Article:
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'Freiburg's frustration with IT caused anger over free software'

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A halfhearthed implementation of OpenOffice has frustrated the civil servants working for the German city of Freiburg, says Timothy Simms, one of the city's council members. "I think that in their anger, they're now making OpenOffice the scapegoat for many other IT problems."

One of the problems, according to Simms, is that the city never seriously switched to OpenOffice, a free software office suite. He says that many civil servants are still using a version of a proprietary office suite that is now over a decade old.

Next week Tuesday evening Simms and the other council members of the city of Freiburg will vote over a proposal by the city board to revert to using a proprietary office suite for its 2500 desktop PCs. The board also suggests to repeal a decision from 2007 that made Open Document Format the standard for the city administration.

Simms expects a majority of council members to be in favour. "The city administrators loudly say they can only do their work with the ubiquitous proprietary office software. Most Green party members and the Independents argue for the use of open standards and open source, but many of the other council members seem not to appreciate these arguments and dismiss them as ideological."

Freiburg this week Tuesday published eleven documents in preparation for the vote. Annexes include the proposal prepared for the city board, written questions from several of the political parties in the council and a presentation on the IT organisation.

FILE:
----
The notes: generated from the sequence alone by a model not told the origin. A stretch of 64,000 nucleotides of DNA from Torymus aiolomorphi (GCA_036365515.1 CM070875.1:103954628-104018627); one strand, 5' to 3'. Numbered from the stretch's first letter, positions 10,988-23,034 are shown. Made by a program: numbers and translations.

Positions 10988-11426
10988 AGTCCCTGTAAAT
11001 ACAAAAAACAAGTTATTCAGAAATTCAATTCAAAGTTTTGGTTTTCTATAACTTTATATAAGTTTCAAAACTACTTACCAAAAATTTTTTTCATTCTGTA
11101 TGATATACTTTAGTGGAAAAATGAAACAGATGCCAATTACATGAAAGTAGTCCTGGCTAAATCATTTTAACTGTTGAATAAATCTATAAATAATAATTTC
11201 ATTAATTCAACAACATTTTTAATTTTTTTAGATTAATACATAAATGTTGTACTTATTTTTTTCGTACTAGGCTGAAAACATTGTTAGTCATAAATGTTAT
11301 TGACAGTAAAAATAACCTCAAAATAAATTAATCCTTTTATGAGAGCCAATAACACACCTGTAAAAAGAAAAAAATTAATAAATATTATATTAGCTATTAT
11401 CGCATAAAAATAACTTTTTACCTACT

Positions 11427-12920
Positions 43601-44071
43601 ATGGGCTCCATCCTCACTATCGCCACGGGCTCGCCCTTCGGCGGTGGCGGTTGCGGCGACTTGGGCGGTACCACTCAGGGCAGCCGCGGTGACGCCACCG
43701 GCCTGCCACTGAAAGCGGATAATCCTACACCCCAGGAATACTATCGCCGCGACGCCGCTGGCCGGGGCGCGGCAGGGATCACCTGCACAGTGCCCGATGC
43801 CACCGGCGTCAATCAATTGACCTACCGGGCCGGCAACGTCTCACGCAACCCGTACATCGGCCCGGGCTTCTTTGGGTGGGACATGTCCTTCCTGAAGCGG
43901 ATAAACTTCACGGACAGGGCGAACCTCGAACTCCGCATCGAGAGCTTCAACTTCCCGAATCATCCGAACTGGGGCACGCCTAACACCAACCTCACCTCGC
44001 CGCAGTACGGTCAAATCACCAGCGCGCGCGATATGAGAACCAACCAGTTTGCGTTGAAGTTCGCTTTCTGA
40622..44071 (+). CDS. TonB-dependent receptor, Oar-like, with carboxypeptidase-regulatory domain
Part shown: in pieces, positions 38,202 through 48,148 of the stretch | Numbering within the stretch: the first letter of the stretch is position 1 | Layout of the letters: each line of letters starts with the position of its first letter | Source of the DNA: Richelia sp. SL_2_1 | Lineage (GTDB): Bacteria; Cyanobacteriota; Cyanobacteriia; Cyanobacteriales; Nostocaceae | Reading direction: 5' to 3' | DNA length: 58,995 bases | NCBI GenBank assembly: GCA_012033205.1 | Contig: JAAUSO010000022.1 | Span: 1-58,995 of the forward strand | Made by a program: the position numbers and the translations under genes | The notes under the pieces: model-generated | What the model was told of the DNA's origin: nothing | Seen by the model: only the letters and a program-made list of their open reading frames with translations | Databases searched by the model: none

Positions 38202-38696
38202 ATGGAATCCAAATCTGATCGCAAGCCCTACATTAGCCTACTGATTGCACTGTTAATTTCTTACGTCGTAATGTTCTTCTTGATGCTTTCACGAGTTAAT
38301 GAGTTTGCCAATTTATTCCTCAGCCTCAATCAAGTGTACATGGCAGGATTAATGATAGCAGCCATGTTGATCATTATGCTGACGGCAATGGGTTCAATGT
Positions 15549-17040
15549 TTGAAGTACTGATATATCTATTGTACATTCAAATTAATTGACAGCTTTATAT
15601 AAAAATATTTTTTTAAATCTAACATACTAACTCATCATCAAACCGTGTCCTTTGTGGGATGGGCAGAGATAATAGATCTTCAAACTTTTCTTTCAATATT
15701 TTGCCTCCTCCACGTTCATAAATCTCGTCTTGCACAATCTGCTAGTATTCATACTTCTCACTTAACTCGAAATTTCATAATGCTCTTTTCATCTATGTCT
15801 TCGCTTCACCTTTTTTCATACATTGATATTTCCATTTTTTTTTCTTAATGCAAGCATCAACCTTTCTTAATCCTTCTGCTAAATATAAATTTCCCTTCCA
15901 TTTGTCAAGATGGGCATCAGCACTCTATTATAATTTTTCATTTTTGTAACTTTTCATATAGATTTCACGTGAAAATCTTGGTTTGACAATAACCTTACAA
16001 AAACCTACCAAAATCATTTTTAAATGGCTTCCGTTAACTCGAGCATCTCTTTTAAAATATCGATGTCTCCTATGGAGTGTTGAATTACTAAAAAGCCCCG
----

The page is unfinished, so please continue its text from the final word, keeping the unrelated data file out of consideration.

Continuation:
No interoperability
Talking at last year's Open Document Plugfest in Berlin, representatives of Freiburg explained that many of the city's workers blame OpenOffice for frustrating interoperability problems that arise when they exchange documents with other public administrations. The IT department of Freiburg has repeatedly called on other public administrations in Germany and beyond to use open document standards. The city in July this year joined the German cities of Munich and Jena, the Swiss Federal Court and the IT support centre for the Swiss canton of Waadt, to pay for improved support for Microsoft's document format OOXML in LibreOffice and OpenOffice. That project is ongoing.

 

More information:
Annexes on the use of open standards and open source to Freiburg's city council meeting of 12 November (pdfs, in German)
Linux Magazin news item (in German)
Heise news item (in German)
Joinup news item
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